Big Oil’s Takeover Of The Gas Industry

Not too long ago, more than 80 percent of U.S. gas supplies were produced by “mom-and-pop businesses”—companies with an average of a dozen employees and a market capitalization of less than $500 million.[1]

But when ExxonMobil announced its successful acquisition of XTO Energy in November 2010, the face of the gas industry changed enormously.

With each passing day, the list of the top gas producers is starting to look a whole lot like the list of Big Oil companies.

Today, the natural gas industry is dominated by companies whose names are well known – ExxonMobil, BP, Shell, ConocoPhillips and Chevron are all in the top 10. It turns out that the “clean” gas industry is really just the dirty oil industry in disguise.[2]

ExxonMobil is now the largest natural gas producing company in the U.S., producing about 16% of the nation’s total consumption.[3] ExxonMobil went on a “year-long buying spree” in 2010, snapping up XTO Energy in June 2010 for $31 billion to become the largest U.S. gas producer.

Exxon then acquired Denver-based Ellora Energy Inc. in July 2010 for $695 million, and spent another $575 million in December to purchase Petrohawk Energy Corp’s wells and reserves in Arkansas’s Fayetteville Shale. With an additional $75 million, Exxon bought up Petrohawk’s pipeline assets in the Fayetteville Shale.[4]

But Exxon isn’t the only oil major focused on dominating shale gas production. Shell, Europe’s largest oil company, is set to produce more gas than oil in 2011, a first in the company’s 104-year history.[5]

In one of the biggest oil and gas deals of 2010, Royal Dutch Shell Plc agreed to buy most of East Resources Inc., one of the largest independent gas companies in the Appalachian Basin, for $4.7 billion in cash, increasing Shell’s total shale gas acreage in the U.S. to about 3.6 million acres.[6] Some analysts say that acquisition was made strategically after the Gulf of Mexico BP disaster, when Secretary Salazar postponed Shell’s permits to drill exploratory oil wells in the Arctic.[7] Shell’s purchase of East Resources also occurred just after its joint acquisition with PetroChinaCo of Australian gas producer Arrow Energy.[8]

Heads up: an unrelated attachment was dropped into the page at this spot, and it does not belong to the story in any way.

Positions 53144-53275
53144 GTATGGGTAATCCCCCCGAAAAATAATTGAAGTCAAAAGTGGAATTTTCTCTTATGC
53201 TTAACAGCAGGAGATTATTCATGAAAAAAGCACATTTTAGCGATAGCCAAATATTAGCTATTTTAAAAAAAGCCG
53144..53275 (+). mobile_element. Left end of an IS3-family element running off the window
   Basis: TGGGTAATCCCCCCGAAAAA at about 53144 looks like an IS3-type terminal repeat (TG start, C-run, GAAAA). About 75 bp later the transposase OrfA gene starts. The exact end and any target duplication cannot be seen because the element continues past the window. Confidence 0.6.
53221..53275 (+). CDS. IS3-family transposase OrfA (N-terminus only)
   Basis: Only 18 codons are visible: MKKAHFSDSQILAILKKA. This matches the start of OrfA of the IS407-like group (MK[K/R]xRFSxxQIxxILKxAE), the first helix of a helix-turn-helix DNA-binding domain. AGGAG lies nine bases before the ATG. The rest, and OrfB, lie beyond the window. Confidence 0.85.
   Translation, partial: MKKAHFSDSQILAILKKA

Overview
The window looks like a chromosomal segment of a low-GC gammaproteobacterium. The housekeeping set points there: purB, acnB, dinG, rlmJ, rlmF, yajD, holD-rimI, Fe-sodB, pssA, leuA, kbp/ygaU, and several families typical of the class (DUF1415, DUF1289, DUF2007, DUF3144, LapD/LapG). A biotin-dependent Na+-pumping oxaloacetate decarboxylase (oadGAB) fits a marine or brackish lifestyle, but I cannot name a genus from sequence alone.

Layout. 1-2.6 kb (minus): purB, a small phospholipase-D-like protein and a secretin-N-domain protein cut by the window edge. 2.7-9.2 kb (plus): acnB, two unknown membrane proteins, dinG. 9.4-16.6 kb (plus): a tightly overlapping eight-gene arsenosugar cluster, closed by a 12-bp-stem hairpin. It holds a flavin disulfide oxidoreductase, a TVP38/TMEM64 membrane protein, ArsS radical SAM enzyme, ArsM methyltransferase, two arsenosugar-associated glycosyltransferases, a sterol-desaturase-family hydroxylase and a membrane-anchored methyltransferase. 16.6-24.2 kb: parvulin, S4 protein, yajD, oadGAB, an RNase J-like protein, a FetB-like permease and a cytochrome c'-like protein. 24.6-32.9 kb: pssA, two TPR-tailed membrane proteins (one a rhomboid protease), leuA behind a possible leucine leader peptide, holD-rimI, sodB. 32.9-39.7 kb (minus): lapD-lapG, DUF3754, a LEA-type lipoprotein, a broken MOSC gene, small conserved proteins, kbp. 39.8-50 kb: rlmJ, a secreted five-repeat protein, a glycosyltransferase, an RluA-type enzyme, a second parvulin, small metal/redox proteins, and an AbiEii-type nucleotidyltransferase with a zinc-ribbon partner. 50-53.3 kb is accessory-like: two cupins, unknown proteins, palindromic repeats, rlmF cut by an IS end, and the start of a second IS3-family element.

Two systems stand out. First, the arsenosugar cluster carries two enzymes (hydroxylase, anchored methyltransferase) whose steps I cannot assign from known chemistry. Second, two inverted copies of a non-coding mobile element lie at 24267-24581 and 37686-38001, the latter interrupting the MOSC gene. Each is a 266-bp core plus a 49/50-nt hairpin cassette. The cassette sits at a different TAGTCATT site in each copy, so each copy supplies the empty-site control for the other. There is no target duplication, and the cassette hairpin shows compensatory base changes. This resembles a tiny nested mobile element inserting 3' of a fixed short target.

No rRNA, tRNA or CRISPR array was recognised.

Chevron, the second-largest energy company in the U.S., has just completed the purchase of Atlas Energy Inc. for $4.3 billion, which will make it a leading producer of gas from the Marcellus Shale.[9] Hinting at plans for an increase of gas exports, Chevron is also building a $40 billion liquefied gas plant off the coast of Australia.[10]

U.S. gas reserves have caught international attention as well. French oil conglomerate Total SA spent $800 million to form a joint venture with Chesapeake Energy Corp., the country’s second-largest gas producer, with Total acquiring 25% of Chesapeake’s Barnett Shale assets.[11] BP and Statoil have also entered into separate joint ventures with Chesapeake, purchasing gas assets in two major shale plays, the Fayetteville and the Marcellus.[12]


Image: Skytruth,

In January, Chinese oil giant CNOOC offered Chesapeake Energy $1.3 billion for a third of the company’s stake in its gas reserves. One month later PetroChinaCo. offered EnCana, another gas giant, $5.4 billion for a share in its gas assets.[13] This decisive shift in the energy sector reveals that the oil majors are well aware of dwindling global oil reserves[14] and the new battle to control the “unconventional” fuel market. For energy companies looking to replenish their reserves, the search for oil is increasingly competitive and fraught with emerging complexities.

Exxon’s inability to find new oil, the Wall Street Journal reports, is “a conundrum shared by most of the other large Western oil-producing companies, which are finding most accessible oil fields were tapped long ago, while promising new regions are proving technologically and politically challenging.”[15]

What remains of the world’s oil, about 90%, is nationally owned and so closed to multinational companies like Exxon.[16]

Struggling to find new reserves, Exxon and other oil majors have turned to gas as a proxy. Exxon would have fallen short of their reserve replacement ratio, for the first time in 17 years, had it not been for the vast amounts of newly acquired unconventional gas.[17] Like Exxon, other major oil companies are looking to invest in unconventional gas in order to prolong their highly profitable dominance in the fossil fuels market.[18]

The gas industry trade group Independent Petroleum Association of America (IPAA) downplays the fact that Big Oil is moving in on America’s gas reserves, no doubt hoping to stave off public outcry for the repeal of oil and gas industry subsidies

and tax breaks lavished on some of the wealthiest companies around. Instead, IPAA continues its attempts to project the ‘local’ “independent” reputation of the formerly mom-and-pop gas industry, arguing that a tax increase for gas producers would mean “an enormous, job-crushing tax increase on America’s small businesses who deliver stable supplies of homegrown, reliable energy to U.S. consumers.”[19]

But even back in 2009, before most of the small independent companies were swallowed up by giant multinationals, the top 10 gas producers were responsible for roughly half of all domestic production.[20] With opinion polls showing low public support for oil companies after decades of pollution and global warming denial, perhaps the IPAA fears that Big Oil’s new dominance in the unconventional gas industry will bring increased scrutiny and enforcement.

Recent media reports suggest that more consolidation is likely in the unconventional gas industry this year, with analysts characterizing Texas-based Range Resources Corp. as an “attractive takeover target,” for instance.[21]

The days of the “independent” mom-and-pop gas industry are gone.

Big Oil has taken over.